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Encourage Creative Thinking By Paying Employees To Walk Their Dogs

Encourage Creative Thinking By Paying Employees To Walk Their Dogs. Hello everyone, I hope you are well. In today’s post, I will be sharing a guest post from Chris Thomason, author of ‘Freaky Thinking; Thinking that Delivers a striking difference. Chris will discuss how activities like dog walking can enhance creative thinking and problem-solving skills in both personal and professional life. We commonly come up with great ideas while taking a shower, driving, or walking our dogs. Interestingly, there is a scientific explanation behind this phenomenon that we should utilise.

Encourage Creative Thinking By Paying Employees To Walk Their Dogs

What if you could solve any problem you pose yourself by taking your dog for a walk? How might this understanding change your working day?

Where Are You When You Get Your Best Ideas?

I’ve asked many people where they are—and what they’re doing—when they get their best ideas. Typical responses are: in the shower; while driving the car; at the gym, or walking the dog. But why would this diverse mix of places be our most creative times? Is it based on personality types or something else?

The Value Of Undemanding Activities

In 2012, the University of California asked research participants to perform a creative task to come up with unusual uses for everyday items. Once completed, the participants repeated the test and measured the performance change between the two tests. However, the participants were split into four groups:

  • Group 1 had no gap between the two tests.
  • Group 2 was told to sit and relax for 12 minutes between the tests.
  • Group 3 had to look at changing numbers on a screen for 12 minutes and to say whether the last number had been odd or even (a DEMANDING task).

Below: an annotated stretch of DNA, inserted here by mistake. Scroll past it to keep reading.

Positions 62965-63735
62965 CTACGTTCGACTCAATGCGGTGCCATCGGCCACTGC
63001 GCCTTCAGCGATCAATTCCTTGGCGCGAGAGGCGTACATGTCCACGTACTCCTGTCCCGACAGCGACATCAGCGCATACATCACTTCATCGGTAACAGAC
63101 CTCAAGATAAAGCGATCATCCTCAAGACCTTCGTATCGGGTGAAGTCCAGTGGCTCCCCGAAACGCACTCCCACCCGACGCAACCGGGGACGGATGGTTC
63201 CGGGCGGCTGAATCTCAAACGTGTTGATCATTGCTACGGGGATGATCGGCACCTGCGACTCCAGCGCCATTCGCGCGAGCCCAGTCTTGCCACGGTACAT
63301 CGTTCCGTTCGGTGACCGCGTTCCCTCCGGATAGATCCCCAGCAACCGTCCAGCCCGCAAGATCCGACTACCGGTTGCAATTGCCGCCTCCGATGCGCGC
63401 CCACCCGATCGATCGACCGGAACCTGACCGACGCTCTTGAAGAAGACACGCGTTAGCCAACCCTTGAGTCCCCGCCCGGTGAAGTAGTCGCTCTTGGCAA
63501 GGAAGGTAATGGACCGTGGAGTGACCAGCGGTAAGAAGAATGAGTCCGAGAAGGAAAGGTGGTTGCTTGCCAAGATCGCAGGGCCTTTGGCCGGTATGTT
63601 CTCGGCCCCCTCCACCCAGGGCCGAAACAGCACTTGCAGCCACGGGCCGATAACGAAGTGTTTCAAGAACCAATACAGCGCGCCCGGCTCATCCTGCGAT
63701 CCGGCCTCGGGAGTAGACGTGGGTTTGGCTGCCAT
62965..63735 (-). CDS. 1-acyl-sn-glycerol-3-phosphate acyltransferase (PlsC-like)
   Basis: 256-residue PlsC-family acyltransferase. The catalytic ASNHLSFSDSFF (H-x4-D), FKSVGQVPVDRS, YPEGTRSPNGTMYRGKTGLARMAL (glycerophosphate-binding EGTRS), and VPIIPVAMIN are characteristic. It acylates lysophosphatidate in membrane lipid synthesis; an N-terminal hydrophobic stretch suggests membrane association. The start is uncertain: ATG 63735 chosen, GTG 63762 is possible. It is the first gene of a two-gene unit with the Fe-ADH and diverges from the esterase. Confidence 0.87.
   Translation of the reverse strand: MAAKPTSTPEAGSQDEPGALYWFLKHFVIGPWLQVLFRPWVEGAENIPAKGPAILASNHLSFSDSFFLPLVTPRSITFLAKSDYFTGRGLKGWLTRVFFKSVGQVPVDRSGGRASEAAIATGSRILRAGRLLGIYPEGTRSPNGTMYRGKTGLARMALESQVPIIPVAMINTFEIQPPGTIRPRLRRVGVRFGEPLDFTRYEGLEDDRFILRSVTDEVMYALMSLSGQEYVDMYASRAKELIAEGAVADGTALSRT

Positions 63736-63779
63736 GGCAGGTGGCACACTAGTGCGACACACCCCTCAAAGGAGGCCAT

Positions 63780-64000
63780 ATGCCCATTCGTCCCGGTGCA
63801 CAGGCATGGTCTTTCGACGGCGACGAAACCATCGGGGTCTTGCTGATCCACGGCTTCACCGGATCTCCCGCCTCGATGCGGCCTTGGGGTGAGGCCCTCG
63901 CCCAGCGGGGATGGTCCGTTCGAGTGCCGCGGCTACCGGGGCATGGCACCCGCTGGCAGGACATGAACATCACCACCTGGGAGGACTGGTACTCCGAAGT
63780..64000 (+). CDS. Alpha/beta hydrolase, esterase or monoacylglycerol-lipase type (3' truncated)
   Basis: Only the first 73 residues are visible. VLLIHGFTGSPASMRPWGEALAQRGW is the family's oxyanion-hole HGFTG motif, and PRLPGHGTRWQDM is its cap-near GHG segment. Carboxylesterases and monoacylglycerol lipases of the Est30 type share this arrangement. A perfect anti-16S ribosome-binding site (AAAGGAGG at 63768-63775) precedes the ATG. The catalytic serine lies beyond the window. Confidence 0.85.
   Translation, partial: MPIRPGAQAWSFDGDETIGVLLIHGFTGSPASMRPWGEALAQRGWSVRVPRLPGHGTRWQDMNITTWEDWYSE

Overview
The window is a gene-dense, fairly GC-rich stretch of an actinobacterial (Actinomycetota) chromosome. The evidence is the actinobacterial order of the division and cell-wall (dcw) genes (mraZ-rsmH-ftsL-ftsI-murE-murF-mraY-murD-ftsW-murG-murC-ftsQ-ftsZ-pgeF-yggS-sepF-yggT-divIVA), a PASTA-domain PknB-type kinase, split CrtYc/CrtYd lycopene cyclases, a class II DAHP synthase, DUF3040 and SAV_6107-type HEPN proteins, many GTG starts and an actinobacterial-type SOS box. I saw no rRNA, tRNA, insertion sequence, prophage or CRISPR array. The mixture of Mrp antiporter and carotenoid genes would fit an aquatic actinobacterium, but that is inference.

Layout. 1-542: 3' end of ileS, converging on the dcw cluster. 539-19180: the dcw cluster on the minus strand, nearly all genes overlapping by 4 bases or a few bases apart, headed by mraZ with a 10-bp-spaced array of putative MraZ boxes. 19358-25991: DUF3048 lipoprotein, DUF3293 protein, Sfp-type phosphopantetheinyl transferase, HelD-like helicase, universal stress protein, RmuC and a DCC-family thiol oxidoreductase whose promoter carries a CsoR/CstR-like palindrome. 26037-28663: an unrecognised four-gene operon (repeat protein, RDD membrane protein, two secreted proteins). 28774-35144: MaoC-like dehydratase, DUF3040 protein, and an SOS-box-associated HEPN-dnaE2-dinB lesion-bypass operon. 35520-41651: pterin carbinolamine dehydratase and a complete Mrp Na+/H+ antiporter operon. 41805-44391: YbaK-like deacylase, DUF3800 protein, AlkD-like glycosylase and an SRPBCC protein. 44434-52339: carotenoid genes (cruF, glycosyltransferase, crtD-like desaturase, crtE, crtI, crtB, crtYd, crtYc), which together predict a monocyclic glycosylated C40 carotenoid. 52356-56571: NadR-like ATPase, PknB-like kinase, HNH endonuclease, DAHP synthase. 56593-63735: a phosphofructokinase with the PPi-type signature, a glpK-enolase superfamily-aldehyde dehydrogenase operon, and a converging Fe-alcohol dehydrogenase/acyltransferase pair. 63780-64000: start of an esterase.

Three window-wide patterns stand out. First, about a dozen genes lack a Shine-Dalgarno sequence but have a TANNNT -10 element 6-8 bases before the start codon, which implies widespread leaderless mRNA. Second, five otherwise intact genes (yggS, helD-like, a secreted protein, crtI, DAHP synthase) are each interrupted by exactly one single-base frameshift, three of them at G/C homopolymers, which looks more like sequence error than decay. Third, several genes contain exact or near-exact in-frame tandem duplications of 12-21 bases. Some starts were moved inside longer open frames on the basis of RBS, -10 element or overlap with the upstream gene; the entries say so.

• Group 4 had to look at changing numbers on a screen for 12 minutes and say whether the current number was odd or even (an UNDEMANDING task).

The first two groups performed worse in the second test, while Group 3 did marginally better in the second test. However, Group 4 (which was given the undemanding task) surprisingly performed over 40% better in the second test.

The tasks where people say they get their best ideas can be considered undemanding activities. With the driving example, cruising along a motorway that’s not busy, or driving a quiet country road, may be deemed as undemanding driving where your mind has time to think. However, driving in a busy city centre where you must watch for traffic lights, cyclists, bus lanes, and pedestrians would be demanding—and therefore not so good for thinking.

You may need some undemanding activity in the background to do your best thinking, such as walking the dog.

Repetition And Routine

Another aspect of activities where creative thinking is best performed is that they are often part of your daily routine or are repetitive. You’re doing the same thing in the same place and often in the same order. This is beneficial, as it tends to occupy part of your mind rather than distract it.

For example, imagine taking your dog for a walk in a new city instead of walking on your usual route. In the new environment, observing all the different things around you will distract you—which isn’t conducive to good thinking. However, when you’re in a familiar environment, the things you see act to occupy your mind but not distract it.

Group 2 participants should have succeeded in the University of California research. However, when your mind has nothing to occupy it, it becomes distracted from within by your thoughts. Have you ever tried thinking hard about a topic while sitting down, only to find your mind wandering? When no undemanding task is occupying part of your mind, your spare mental capacity occupies itself by constantly wandering off-topic.

Use Killer Questions

You may not recognise this, but your ideas answer questions you’ve posed to yourself or someone else has asked of you. Either way, they are important questions that you haven’t been able to answer immediately, which have been percolating in your subconscious.

These important questions form the purpose for your thinking—they are your Killer Questions. Questions that, when answered well, will make a significant beneficial difference to your issue. These questions require bold and powerful answers, requiring you to be at your most creative thinking. The nature of the question helps define the scale of the answer required. And any Killer Question you pose will, by default, form a grand purpose for your thinking.